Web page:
How Concepts Travel in Actual Spaces

The Interdisciplinary Classroom as a Behavior Setting


  • Annemarie Kalis Utrecht University


behavior settings, interdisciplinarity, traveling concepts


In interdisciplinary education, students find out that even basic concepts such as time, freedom or control mean different things for different disciplines and individuals. Through such encounters, students develop an ever-richer conceptual toolbox for making sense of the world. But, how do concepts travel (Bal, 2002) in an interdisciplinary classroom? I address this question from the perspective of behavior settings theory, which shows how the concrete spatiotemporal characteristics of an environment structure and guide the behavior of its participants. By means of a case study, I analyze the interdisciplinary classroom as a behavior setting and argue that concepts can travel when the setting stimulates students and teachers to spend time and interact with each other in specific ways.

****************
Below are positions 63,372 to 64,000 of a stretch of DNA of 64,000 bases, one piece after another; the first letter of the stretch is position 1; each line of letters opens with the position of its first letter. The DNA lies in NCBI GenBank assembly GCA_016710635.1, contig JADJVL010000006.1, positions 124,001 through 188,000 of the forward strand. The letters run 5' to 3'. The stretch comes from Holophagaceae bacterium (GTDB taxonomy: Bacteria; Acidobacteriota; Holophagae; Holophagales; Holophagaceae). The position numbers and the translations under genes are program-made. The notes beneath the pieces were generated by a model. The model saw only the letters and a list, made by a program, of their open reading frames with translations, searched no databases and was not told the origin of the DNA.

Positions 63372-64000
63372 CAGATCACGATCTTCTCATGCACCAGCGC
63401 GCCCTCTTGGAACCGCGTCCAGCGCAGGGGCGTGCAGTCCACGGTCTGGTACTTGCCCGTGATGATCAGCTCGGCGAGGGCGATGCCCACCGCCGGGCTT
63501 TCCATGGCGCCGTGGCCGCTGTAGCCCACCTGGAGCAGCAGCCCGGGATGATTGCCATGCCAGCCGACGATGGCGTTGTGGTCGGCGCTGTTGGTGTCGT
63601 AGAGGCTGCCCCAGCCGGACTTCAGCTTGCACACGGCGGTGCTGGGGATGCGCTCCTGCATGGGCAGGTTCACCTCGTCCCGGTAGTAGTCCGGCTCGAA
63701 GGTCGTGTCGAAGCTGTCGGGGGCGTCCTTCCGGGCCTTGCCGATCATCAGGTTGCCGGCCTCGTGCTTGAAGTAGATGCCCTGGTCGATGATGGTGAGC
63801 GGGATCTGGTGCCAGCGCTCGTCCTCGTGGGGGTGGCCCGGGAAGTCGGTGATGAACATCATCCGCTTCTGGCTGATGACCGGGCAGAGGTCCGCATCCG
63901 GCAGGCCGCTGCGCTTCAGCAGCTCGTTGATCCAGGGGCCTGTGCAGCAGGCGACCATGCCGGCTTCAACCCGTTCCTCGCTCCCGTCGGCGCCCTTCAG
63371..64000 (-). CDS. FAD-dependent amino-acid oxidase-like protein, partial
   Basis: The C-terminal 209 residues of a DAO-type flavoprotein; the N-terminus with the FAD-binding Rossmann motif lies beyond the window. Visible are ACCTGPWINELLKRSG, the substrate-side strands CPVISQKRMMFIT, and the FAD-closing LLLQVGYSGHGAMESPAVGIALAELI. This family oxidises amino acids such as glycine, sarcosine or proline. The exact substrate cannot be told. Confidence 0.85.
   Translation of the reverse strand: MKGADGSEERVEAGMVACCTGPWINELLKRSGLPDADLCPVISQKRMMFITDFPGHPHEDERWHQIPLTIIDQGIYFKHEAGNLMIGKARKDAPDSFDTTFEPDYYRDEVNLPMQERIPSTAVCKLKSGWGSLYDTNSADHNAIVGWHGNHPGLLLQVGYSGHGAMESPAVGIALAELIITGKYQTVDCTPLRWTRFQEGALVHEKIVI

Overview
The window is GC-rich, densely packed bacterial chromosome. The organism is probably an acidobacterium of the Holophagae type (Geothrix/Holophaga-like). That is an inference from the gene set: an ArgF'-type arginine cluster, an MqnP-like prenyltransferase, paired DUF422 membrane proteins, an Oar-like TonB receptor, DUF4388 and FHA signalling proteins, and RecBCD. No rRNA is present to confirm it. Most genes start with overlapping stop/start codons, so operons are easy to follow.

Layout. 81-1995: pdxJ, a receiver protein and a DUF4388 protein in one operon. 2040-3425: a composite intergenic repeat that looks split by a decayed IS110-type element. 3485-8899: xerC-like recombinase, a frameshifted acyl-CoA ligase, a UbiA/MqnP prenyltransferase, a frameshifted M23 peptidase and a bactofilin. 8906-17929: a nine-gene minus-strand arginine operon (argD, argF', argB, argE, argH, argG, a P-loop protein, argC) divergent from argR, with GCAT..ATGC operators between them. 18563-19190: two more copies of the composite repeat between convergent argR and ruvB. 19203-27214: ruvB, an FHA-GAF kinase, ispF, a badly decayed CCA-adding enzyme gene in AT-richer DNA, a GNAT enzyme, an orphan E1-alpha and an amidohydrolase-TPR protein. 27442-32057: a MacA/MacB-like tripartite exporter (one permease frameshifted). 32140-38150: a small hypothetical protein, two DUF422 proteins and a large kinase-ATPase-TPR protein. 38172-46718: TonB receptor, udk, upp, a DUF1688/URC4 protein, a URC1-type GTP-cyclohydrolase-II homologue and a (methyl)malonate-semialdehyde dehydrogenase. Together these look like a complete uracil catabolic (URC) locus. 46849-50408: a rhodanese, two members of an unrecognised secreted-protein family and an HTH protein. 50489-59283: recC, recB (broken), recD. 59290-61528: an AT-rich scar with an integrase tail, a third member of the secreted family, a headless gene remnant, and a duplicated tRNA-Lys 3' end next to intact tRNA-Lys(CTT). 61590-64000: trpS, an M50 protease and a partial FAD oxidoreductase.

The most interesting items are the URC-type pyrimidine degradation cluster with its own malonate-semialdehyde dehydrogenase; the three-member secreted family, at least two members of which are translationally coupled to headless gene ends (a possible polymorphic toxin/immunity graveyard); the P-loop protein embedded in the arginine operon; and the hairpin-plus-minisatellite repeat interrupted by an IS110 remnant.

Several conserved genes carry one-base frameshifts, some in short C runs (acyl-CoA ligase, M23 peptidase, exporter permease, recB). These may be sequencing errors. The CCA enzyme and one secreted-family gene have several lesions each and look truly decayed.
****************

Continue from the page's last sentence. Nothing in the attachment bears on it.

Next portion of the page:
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How to Cite

Kalis, A. (2023). How Concepts Travel in Actual Spaces: The Interdisciplinary Classroom as a Behavior Setting. Journal of Interdisciplinary Studies in Education, 12(SI), 50–66. Retrieved from